# Interest Rate Swaps

Interest rate swaps are a trading of interest based cash-flows. To illustrate an interest rate swap, if Company A has an initial floating interest rate of 5 percent on a \$10,000 investment but prefers to have a fixed interest rate while still owning the investment, it can trade with another company that prefers a floating rate. This kind of transaction is called a plain vanilla swap per Natalie Moyen, Associate Professor of Finance at the University of Colorado.

When a plain vanilla swap exchange first occurs the swap is generally not profitable for either company; however, if the the variable rate changes one of the companies financial position improves. For example, if the variable rate drops to 4 percent, interest rate risk has effectively been avoided by Company A all other variables held constant. Also according to Moyen, negative cash-flows in the form of debt obligations can be traded for similar reasons i.e. to avoid increases in debt payment or potentially reduce debt obligations.

Fixed interest rate swaps may also be profitable if the exchange is made in competing currencies. To illustrate, if company a exchanges a cash-flow on \$100,000 at 7 percent in U.S. Dollars with company B’s cash-flow on the Euro equivalent of \$100,000 at 7 percent, company A will profit if Company B’s currency increases in value over the dollar.

Moreover, \$100,000 at an exchange rate of .68 will require company B’s initial equivalent currency investment to be valued at €68,000 and €4,760 at a 7 percent interest rate. If that exchange rate becomes .55 but the initial investment doesn’t change, then the interest cash-flow on that investment rises in value even though the original investment on which the cash-flow is based stays the same. In other words, when €4,760 is converted into dollars on day 1 it is equal to \$7,000, but when the Euro strengthens against the dollar by .13 that same €4,760 becomes \$8,654.54.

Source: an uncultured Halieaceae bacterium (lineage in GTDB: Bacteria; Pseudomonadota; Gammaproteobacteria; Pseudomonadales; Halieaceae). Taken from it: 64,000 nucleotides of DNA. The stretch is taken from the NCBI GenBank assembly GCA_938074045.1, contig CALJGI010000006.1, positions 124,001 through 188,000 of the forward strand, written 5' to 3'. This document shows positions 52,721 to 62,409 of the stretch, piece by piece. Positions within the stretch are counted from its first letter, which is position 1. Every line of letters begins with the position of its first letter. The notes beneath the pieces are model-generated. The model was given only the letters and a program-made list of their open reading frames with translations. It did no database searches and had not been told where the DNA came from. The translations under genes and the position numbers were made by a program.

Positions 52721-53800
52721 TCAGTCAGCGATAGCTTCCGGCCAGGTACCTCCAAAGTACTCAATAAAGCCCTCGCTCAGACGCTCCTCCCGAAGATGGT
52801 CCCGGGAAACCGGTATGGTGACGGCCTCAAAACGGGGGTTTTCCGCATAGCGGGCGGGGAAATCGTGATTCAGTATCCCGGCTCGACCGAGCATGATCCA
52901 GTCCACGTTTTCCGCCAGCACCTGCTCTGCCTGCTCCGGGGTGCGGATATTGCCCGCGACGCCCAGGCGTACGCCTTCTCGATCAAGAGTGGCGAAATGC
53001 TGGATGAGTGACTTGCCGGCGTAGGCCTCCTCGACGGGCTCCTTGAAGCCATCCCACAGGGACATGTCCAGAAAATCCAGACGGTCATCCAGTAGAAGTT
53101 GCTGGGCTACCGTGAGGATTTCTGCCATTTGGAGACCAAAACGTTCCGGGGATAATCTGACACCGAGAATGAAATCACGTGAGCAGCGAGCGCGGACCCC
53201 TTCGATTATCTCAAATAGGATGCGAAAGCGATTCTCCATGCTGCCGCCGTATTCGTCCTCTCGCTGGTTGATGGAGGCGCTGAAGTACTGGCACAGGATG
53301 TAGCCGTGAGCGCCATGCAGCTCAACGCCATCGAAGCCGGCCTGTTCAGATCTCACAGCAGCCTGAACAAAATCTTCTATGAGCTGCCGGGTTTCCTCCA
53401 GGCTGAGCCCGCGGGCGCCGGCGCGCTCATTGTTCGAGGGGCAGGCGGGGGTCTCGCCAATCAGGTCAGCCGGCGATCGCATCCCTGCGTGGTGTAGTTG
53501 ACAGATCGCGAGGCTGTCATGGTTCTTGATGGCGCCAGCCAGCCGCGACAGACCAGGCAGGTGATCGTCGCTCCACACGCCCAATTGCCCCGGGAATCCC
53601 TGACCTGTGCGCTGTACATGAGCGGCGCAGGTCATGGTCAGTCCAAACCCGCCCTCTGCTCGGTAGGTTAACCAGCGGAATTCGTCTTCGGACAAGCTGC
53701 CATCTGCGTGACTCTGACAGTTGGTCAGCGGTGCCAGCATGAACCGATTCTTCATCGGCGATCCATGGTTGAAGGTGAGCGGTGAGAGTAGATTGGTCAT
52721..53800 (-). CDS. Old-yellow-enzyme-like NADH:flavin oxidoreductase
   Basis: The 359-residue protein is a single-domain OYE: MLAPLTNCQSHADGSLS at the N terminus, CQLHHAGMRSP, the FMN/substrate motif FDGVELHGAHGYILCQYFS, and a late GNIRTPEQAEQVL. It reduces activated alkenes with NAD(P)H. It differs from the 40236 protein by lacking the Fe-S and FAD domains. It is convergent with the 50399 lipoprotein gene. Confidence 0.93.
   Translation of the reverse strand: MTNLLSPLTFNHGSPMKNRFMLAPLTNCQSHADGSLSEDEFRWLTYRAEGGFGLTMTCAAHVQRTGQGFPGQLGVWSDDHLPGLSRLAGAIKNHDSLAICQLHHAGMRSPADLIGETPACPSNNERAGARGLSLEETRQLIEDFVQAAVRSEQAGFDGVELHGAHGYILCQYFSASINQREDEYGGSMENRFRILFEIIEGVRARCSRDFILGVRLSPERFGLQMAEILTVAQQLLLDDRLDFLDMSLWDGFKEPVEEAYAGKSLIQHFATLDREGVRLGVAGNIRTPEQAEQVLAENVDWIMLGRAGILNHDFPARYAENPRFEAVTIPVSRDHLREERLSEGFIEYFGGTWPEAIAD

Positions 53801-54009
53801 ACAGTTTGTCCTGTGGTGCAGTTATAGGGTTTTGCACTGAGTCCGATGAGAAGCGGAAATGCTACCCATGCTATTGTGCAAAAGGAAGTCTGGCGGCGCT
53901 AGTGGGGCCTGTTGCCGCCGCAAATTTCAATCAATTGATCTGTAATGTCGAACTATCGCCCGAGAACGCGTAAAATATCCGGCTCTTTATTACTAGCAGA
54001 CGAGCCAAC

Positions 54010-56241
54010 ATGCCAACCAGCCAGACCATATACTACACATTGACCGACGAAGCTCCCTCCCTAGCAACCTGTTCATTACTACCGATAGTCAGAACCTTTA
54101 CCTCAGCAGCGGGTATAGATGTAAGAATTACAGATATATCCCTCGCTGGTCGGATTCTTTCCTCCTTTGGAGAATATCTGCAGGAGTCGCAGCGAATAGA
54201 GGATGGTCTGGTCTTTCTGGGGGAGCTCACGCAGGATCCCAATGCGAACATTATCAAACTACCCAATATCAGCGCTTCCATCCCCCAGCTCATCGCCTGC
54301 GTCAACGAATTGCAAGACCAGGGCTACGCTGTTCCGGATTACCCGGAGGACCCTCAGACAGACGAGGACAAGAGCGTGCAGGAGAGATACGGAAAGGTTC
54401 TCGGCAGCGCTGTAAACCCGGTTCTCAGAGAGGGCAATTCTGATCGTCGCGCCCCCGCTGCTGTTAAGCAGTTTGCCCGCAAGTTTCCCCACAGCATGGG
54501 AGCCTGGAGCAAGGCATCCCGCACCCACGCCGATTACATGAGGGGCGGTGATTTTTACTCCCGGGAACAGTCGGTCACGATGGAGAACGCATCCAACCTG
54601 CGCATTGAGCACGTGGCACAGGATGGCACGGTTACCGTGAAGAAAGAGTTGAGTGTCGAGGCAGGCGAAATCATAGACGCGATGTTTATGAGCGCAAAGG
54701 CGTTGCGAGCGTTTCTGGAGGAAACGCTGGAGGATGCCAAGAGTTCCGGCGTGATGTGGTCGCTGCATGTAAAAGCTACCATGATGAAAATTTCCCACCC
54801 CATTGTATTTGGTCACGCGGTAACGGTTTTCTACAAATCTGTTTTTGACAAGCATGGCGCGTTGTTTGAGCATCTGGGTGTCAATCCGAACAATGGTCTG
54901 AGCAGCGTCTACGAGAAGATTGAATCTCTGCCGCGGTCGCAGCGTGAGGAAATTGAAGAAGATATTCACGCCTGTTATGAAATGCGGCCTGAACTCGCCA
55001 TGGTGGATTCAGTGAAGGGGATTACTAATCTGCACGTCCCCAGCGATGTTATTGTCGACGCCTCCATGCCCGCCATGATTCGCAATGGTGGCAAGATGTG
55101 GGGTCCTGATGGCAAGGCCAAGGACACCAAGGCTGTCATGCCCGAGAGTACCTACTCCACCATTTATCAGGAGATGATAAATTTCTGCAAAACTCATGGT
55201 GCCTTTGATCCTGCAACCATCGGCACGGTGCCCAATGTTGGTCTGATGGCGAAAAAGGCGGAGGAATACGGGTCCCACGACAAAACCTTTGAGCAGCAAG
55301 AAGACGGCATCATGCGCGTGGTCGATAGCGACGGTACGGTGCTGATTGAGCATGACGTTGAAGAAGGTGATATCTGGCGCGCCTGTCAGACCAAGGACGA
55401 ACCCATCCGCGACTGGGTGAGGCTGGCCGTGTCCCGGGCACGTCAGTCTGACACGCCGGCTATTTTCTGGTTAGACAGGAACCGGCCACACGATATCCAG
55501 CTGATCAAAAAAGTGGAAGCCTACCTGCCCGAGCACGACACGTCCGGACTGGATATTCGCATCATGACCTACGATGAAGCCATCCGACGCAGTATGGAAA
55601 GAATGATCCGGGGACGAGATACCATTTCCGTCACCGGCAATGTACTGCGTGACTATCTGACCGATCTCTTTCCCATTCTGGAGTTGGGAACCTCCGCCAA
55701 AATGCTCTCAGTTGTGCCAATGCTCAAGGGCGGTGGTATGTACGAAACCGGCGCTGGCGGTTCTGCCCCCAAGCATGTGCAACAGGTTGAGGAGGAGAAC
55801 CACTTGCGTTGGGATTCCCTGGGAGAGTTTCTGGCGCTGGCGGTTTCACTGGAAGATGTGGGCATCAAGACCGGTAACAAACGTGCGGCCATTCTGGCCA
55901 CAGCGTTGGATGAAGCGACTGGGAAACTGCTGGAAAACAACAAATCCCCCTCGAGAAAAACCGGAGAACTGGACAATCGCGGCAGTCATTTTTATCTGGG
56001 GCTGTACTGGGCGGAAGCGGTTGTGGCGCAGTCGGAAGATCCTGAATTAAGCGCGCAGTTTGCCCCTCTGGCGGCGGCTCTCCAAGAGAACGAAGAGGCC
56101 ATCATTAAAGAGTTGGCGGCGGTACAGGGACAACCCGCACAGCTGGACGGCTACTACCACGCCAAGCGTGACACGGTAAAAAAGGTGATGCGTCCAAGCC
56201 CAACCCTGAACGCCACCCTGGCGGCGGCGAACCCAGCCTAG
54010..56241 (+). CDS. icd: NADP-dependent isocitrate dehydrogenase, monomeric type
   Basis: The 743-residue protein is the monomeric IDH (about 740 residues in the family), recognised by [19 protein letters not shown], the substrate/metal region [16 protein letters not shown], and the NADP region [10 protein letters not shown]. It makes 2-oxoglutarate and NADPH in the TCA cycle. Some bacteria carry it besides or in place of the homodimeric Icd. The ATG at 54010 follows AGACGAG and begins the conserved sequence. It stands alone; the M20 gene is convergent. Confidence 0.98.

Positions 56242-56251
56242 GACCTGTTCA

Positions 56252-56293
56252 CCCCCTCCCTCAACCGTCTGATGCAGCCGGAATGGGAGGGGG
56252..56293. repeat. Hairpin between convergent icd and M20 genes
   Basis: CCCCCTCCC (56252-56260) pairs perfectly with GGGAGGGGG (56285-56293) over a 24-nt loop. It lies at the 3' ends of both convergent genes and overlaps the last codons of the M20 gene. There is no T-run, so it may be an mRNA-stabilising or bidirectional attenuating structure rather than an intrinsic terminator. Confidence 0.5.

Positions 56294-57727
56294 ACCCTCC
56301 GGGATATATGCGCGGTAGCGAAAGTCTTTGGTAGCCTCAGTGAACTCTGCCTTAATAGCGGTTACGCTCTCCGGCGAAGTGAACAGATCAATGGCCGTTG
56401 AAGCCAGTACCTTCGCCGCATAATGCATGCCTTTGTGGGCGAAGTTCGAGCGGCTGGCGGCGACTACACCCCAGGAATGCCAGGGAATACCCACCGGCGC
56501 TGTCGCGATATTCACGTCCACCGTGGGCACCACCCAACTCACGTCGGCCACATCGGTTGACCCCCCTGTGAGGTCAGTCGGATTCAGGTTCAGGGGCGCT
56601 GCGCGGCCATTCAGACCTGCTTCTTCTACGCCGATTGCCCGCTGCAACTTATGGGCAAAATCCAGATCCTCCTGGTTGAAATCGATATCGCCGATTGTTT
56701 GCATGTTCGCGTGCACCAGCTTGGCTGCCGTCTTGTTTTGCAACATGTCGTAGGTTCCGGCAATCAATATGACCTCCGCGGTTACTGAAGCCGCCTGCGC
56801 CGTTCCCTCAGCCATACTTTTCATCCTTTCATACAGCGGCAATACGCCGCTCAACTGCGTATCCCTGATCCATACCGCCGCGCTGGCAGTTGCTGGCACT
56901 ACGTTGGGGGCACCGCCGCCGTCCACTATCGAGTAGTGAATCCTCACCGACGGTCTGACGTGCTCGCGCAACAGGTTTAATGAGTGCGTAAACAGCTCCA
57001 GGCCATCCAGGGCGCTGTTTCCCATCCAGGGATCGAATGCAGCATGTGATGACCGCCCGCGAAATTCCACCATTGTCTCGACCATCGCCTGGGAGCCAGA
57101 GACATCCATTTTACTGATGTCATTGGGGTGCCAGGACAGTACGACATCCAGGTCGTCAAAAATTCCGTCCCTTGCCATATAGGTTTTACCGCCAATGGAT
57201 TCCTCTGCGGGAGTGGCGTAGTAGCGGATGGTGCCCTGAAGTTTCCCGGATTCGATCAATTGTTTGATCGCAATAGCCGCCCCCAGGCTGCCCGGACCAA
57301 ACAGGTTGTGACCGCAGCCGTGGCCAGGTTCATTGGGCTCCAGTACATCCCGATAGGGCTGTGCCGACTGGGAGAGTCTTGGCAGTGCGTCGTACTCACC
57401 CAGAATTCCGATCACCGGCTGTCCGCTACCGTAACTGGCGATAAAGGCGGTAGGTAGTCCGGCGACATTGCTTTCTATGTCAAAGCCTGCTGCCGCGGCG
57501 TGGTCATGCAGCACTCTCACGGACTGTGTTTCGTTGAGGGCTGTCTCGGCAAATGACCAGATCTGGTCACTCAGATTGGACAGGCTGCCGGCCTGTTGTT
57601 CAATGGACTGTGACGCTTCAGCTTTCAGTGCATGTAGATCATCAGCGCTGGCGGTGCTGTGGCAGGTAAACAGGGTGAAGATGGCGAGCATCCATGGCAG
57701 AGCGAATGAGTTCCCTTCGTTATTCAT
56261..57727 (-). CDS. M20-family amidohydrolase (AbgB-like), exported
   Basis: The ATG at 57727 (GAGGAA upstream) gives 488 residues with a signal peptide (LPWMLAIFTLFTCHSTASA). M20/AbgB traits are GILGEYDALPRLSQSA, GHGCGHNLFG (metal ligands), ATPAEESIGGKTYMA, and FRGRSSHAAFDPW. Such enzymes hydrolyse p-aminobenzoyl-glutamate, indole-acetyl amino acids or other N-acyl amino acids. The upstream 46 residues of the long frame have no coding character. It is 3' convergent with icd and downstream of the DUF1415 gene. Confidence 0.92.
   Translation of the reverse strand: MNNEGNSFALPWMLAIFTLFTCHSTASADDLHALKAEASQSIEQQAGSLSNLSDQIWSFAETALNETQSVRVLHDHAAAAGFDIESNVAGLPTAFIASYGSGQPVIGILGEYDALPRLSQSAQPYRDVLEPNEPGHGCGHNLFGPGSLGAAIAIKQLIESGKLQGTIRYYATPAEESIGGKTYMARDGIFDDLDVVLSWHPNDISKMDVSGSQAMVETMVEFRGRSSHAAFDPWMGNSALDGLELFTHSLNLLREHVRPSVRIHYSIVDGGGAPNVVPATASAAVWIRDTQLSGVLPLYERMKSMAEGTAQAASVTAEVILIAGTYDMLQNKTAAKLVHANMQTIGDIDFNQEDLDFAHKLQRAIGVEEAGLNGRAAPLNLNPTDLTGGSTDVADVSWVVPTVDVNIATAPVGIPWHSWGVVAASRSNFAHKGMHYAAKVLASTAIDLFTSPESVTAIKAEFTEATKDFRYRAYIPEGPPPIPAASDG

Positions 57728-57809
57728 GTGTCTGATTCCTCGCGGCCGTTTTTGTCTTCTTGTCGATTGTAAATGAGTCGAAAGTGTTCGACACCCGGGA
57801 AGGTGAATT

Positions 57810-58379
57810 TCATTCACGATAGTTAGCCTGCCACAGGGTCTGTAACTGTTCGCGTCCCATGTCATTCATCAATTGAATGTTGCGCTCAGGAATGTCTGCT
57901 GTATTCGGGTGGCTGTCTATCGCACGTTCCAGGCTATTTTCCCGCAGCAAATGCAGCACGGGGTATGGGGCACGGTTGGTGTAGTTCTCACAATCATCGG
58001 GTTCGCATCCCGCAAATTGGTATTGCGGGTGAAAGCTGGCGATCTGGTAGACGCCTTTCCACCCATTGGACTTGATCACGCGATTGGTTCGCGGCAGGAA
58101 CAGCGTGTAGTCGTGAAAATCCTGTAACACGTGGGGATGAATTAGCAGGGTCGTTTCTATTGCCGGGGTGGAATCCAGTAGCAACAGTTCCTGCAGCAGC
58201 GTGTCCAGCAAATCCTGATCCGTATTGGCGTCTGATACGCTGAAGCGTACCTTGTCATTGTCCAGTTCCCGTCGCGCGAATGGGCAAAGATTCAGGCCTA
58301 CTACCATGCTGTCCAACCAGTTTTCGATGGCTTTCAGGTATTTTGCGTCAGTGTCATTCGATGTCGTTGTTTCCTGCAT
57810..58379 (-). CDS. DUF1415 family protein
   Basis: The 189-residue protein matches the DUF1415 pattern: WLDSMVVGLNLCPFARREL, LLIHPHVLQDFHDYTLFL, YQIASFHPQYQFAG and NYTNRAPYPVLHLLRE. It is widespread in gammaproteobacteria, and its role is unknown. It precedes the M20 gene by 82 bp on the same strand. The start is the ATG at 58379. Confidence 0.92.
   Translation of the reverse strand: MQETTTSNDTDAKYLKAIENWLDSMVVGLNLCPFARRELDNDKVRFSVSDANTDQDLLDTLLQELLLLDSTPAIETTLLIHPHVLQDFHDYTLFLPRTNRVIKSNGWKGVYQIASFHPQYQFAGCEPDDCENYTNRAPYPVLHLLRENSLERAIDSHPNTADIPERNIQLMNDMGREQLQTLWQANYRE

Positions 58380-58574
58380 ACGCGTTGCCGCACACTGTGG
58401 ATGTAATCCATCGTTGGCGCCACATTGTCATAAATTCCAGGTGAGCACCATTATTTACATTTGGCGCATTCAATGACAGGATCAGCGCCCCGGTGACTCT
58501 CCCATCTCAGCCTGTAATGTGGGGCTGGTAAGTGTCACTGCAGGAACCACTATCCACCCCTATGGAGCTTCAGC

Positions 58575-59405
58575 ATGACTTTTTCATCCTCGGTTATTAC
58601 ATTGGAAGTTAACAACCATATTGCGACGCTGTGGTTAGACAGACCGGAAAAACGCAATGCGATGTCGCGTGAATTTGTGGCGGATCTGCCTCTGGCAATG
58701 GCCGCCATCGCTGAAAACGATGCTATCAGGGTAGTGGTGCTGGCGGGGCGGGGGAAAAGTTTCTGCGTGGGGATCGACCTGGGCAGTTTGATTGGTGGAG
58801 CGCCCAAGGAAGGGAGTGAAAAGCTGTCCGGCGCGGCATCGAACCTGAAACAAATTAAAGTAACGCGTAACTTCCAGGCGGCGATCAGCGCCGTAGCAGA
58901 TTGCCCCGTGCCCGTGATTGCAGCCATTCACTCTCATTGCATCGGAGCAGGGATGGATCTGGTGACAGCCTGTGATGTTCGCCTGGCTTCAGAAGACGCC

Interest rate swaps can be used to protect a company against what is known as currency risk as evident in the previous example. Moreover, if a company is concerned about the value of its investment in terms of import costs, it can hedge against this risk with a fixed interest rate swap. However, for this swap to effectively protect against currency risk the incoming cash-flow must increase in value over the outgoing cash-flow creating an element of risk as floating exchange rates generally cannot be predicted with 100 percent accuracy.

Several types of interest rates swaps exist. In the first example above, a plain vanilla swap took place. These are interest rate swaps that exchange a fixed for floating interest rate. The second example was  a currency swap because the interest rates and principle investment were fixed but the exchange rate was floating.

In the book ‘Modern Commercial Banking’, Economist H.R. Machiraju describes additional swaps called base swaps and rate capped swaps. According to Machiraju, base swaps exchange floating rates of interest rather than fixed only or a combination of fixed and floating, and rate capped swaps place limits on how high a floating rate can change before the interest rate based cash-flow can no longer increase or decrease in value.